Roberto Costantini is a real master when it comes to character development and building up the suspense. He created an almost unsolvable puzzle in which every character's action and every small detail matters. There are so many people involved in this mystery, and there are so many leads, that the only thing the reader can do is give up trying to solve the case before Michele and his team, and devour the pages as fast as humanly possible. This is exactly what I did at some point, but I have to admit that in the final part of the novel I was stubborn enough to stop at every page and try to make sense of all the clues. It didn't work. Most of those involved in Elisa Sordi's case in 1982 were perfect suspects. There are secrets that are gradually revealed, details that Michele oversaw at first, and so many twists and turns that at some point it's difficult to keep up with everything.
"The Deliverance of Evil" is an incredible thriller that kept me on the edge of my seat. Aside from the fast-paced action and the masterfully built plot, the novel also touches on some important issues. Michele is a rational man who does not believe in God's justice. As one who read Nietzsche in his youth, he only believes in himself and his own capacity of making justice and deciding who is innocent and who must pay for their deeds according to his own cold, calculated logic. In truth, he is the one in search for redemption. Because he doesn't believe in the power of confession, the only way to atone for his immoral life is to avenge the death of the innocent victims, and save the last one. Eventually, "The Deliverance of Evil" is a book that emphasizes how prejudices and racism can lead to wrong decisions, and cause more rage and hatred. People's opinions can be easily manipulated by those who have higher interests, so, maybe, we should take some time once in a while to ask ourselves if the ideas we have about a certain matter, certain people, or certain nationalities truly belong to us, or were adopted from the outside.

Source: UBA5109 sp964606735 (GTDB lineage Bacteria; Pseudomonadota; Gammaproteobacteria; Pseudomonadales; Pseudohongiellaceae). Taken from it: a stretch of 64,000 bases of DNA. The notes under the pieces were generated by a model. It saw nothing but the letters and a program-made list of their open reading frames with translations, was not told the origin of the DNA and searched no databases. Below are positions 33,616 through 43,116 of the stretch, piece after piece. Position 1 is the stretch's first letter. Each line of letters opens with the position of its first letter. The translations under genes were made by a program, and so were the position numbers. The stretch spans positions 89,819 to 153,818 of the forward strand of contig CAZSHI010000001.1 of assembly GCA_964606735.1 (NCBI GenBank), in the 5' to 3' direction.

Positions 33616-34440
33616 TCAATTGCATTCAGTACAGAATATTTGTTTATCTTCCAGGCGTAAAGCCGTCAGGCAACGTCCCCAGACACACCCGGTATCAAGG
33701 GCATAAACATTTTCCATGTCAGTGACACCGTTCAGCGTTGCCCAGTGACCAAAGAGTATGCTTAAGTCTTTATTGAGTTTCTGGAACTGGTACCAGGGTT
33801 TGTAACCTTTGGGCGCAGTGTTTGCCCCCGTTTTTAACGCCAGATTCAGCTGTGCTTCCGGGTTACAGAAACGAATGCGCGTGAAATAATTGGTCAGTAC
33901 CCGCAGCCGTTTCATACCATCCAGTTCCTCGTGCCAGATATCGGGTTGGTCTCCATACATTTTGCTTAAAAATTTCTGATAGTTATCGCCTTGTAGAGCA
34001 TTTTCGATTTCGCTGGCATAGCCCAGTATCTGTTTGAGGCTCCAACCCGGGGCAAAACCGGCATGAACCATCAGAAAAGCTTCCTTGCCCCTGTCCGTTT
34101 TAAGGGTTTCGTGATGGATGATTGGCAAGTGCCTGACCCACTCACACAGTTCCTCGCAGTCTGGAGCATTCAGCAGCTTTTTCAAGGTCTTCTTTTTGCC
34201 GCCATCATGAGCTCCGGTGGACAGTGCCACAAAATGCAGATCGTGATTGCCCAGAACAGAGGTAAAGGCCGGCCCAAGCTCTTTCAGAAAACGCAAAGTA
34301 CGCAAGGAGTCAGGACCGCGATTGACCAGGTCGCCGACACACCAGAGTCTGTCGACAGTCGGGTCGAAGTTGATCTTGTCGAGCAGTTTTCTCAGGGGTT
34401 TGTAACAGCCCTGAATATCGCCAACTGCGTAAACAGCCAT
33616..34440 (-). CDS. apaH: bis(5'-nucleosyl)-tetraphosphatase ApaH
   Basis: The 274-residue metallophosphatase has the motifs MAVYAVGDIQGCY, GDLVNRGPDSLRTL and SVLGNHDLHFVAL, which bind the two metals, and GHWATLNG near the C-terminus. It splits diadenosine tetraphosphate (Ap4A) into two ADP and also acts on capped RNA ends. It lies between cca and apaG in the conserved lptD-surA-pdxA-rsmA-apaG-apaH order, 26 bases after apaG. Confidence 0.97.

Roberto Costantini's book will not only take you on a wild ride of mystery, intrigue and conspiracy, but will also raise some thought-provoking questions.
After reading this book, I am ashamed to admit that I hadn't heard of this author before Book Depository offered me an ARC for Review purpose. Shame really, to have not known about such an amazing author.
It took me sometime to really get into the book because Michele Balistreri is a difficult character to like. His mentality and attitude towards the beginning was practically revolting. He came across as this careless and haughty young man whose attitude toward his work and towards women in general made me want smack him on the head till he had some new perspective. Ironically, it was the death of a woman that started to bring in the change in him. By the time we get reacquainted to Michele in 2006, he has matured a lot making it easier to like him.
The plot is amazing. A murder in 1982 is connected to murders in 2006 - both sets happen around the time when Italy won the football world cup. The similarities are undeniable and Michele conscience has been killing him for arresting the wrong person the first time round. But then there's more to it than meets the eye in this case. A conspiracy that can rock the people of his nation and also enter the Secret Services to rock the already rocky boat!
The author has a great style of writing and character build up. As a reader I had a great time with the love-hate relationship with Michele. It was like I was in the book - living it. Of course some credit also goes to the translator N.S.Thompson for his exemplary work and input. I in turn suspected each character while I kept turning the pages.
I got half way thru and just said: No, can't do it.
Maybe this book delivers, in the end. Clearly, it did for some readers. Not for me.
More than the need for editing, to me, was the need for a main character who was interesting and held some appeal. Perhaps I'm spoiled by Donna Leon's Brunetti and the wonderful Inspector Montalbano stories by Andrea Camilliari.